COVID has already changed sports medicine forever. Bishop worries about burnout among sports doctors and trainers who are, in their own setting, on a pandemic front line. Barger expects that an increased emphasis on sanitizing and other elements of COVID-era hygiene, like working out or getting treatment in smaller groups than before, will never go away.
It is not clear how rates of long COVID in athletes compare to rates in the general population. A key difference between those groups is that athletes tend to have excellent, team-provided health care – coverage that usually ends when their athletic careers do. Because long COVID is both new and murky, there is much uncertainty about how health care providers and insurers will treat it in the future and about who will pay for that. If Phyfe’s scarred lungs produce lifelong breathing difficulties and require expensive treatment after his playing career, for instance, what will that mean? “I’ve definitely thought about it,” he says.
Phyfe speaks effusively about the doctors and trainers who’ve worked with him at UNI. But he won’t be there forever. His long COVID, he hopes, won’t persist, either. He has yet to decide if he’ll exercise an extra year of eligibility for the 2022-23 season. “Even if it would maybe, potentially end my basketball career, if it would stay with me, I’d still be able to live what looks like a long and happy life,” he says.
For now, the next step for Phyfe is the same every day: trying to get a little bit closer to his old self, with the understanding that his body might have its own ideas. He talks with his head coach, Ben Jacobson, about how much he can do in a given game, and Jacobson monitors the flow of the action to see where Phyfe fits best. In the season opener in November, that meant 32 minutes. Two days before Christmas, it meant 28. In UNI’s next handful of games, up until the day we talked, it meant four minutes, then one, then various counts between nine and 18. Up and down, up and down, just like life with long COVID.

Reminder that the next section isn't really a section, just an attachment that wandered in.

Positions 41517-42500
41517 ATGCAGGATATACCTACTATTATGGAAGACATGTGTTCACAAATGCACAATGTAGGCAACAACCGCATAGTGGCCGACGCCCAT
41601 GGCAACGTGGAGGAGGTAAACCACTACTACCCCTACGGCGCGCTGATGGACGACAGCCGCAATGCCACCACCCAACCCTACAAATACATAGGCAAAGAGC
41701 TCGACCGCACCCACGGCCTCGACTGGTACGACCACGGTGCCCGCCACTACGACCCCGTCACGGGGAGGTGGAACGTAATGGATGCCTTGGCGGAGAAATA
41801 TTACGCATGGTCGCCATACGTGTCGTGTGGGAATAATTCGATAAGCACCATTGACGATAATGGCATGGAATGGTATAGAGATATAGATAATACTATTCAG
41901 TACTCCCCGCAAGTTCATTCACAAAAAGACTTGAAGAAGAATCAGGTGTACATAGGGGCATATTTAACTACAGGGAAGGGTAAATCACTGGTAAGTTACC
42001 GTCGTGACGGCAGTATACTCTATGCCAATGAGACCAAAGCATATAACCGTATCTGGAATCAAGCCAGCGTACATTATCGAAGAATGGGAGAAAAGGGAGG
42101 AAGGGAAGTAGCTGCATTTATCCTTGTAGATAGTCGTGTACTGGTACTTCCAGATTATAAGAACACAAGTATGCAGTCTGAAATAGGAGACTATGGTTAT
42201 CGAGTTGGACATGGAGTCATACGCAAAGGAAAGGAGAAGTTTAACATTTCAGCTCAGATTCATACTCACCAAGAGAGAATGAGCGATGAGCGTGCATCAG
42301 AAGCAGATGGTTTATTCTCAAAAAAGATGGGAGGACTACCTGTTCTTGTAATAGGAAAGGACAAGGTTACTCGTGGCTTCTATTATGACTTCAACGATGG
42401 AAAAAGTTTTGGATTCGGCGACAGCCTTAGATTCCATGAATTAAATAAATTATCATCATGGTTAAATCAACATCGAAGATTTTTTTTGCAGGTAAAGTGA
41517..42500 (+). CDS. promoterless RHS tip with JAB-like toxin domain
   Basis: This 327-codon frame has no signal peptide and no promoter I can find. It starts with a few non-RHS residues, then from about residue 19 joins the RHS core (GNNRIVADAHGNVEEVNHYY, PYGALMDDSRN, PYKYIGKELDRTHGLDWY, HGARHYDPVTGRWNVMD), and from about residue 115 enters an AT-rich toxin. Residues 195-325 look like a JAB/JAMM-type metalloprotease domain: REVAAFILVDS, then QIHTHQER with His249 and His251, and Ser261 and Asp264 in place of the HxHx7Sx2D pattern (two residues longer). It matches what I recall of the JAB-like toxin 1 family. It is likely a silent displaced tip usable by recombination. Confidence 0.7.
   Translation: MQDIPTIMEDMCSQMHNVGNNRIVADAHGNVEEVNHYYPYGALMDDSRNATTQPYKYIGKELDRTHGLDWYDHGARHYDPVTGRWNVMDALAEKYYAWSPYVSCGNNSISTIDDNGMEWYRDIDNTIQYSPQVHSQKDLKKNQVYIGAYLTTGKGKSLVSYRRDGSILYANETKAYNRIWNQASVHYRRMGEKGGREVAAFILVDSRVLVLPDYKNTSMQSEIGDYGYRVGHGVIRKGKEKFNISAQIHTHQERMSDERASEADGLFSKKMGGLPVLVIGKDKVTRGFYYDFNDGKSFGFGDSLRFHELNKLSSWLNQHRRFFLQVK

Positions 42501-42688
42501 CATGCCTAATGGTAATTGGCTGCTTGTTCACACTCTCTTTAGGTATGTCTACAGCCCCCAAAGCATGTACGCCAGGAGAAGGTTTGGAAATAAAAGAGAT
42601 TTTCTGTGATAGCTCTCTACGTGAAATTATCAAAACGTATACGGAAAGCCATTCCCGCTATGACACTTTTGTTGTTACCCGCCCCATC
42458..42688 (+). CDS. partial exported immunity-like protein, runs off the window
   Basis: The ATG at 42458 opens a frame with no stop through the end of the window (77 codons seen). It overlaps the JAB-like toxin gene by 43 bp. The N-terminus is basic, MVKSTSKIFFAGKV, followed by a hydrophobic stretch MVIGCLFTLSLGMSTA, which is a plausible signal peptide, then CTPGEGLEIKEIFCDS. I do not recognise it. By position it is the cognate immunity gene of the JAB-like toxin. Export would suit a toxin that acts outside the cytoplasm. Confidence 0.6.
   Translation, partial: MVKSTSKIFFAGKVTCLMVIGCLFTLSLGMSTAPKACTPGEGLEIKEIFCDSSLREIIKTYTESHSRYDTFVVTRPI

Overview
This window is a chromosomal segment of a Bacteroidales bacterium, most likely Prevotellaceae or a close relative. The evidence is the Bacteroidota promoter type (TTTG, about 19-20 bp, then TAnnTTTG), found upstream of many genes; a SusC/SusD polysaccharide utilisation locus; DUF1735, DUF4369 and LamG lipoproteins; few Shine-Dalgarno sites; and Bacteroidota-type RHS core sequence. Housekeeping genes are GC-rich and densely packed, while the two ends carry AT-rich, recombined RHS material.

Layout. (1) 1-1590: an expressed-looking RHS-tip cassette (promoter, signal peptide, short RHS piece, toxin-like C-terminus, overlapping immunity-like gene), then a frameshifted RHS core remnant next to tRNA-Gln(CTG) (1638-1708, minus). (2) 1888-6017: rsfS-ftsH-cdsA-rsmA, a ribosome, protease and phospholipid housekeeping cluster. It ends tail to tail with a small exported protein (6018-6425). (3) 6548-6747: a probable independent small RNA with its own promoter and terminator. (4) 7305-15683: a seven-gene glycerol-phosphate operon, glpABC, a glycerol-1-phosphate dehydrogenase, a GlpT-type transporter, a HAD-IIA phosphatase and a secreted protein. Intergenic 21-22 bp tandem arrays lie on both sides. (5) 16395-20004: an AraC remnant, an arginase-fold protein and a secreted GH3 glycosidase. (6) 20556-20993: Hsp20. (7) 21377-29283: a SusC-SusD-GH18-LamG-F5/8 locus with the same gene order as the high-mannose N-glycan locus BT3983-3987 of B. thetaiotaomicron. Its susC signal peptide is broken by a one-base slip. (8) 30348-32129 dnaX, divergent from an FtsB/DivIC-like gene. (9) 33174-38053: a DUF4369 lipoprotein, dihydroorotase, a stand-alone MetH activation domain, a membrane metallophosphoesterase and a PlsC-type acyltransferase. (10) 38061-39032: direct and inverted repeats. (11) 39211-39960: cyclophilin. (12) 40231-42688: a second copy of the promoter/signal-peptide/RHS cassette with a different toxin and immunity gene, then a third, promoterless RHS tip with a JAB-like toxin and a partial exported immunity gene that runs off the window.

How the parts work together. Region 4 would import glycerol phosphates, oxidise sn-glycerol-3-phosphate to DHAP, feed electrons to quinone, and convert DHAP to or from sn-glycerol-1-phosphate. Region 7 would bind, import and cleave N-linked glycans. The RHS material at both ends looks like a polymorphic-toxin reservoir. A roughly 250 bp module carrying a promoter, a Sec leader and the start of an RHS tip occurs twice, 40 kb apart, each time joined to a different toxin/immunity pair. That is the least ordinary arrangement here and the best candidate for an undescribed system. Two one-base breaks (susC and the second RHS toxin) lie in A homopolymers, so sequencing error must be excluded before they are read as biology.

Adalja, the Hopkins senior scholar, says that a person’s “psychological resiliency” and ability to cope with their medical situation influences how much that person can push. “There’s not a one-size-fits-all type of prescription that you give patients for how to get back to their baseline with long COVID, because we’re just at the infancy of understanding this,” he says.
There’s no best way to deal with it. There are barely even best practices, because so much depends on individual factors. For his part, Phyfe has found one answer has been to focus less on what long COVID took from him than on what it didn’t. “It could be a lot worse. I’m still out here living my dream, playing Division I basketball,” he says. “Might not be playing the amount of minutes that I have in the past or that I’d like to, but I’m still able to live out my dream. So why not have a smile on my face?”
Durr started working out again this winter. They don’t like timelines, because timelines have burned them before. (“I did that last year: ‘By January of 2021, I’m gonna be good,’” they remember thinking.) But Durr strongly believes that a return is coming – and soon.
“I’m just taking it one day at a time. But I am making progress each day,” Durr says. “If I take a day off, I still make progress, and that’s something that the people in my close circle had to tell me, because at first, if I wasn’t able to work out one day, I would get upset, because it’s like, ‘Damn, man, I’m going backward.’
“But I’m actually not going backward. I don’t necessarily have a timeline. I just feel good about where I’m at, and I know for sure I'll be playing this year, because I’m headed in the right direction.”
The body is the most fundamental component of sport, capable of unthinkable feats and requiring considerable care. Athletes continually push their bodies to the brink in order to excel at their craft, and the 21st century has brought about a reimagining of the limits of physical ability.
Yet as the world of sport intensifies its focus on the body, athletes are demanding better care, more freedom, and increased flexibility around how they maintain and shape theirs.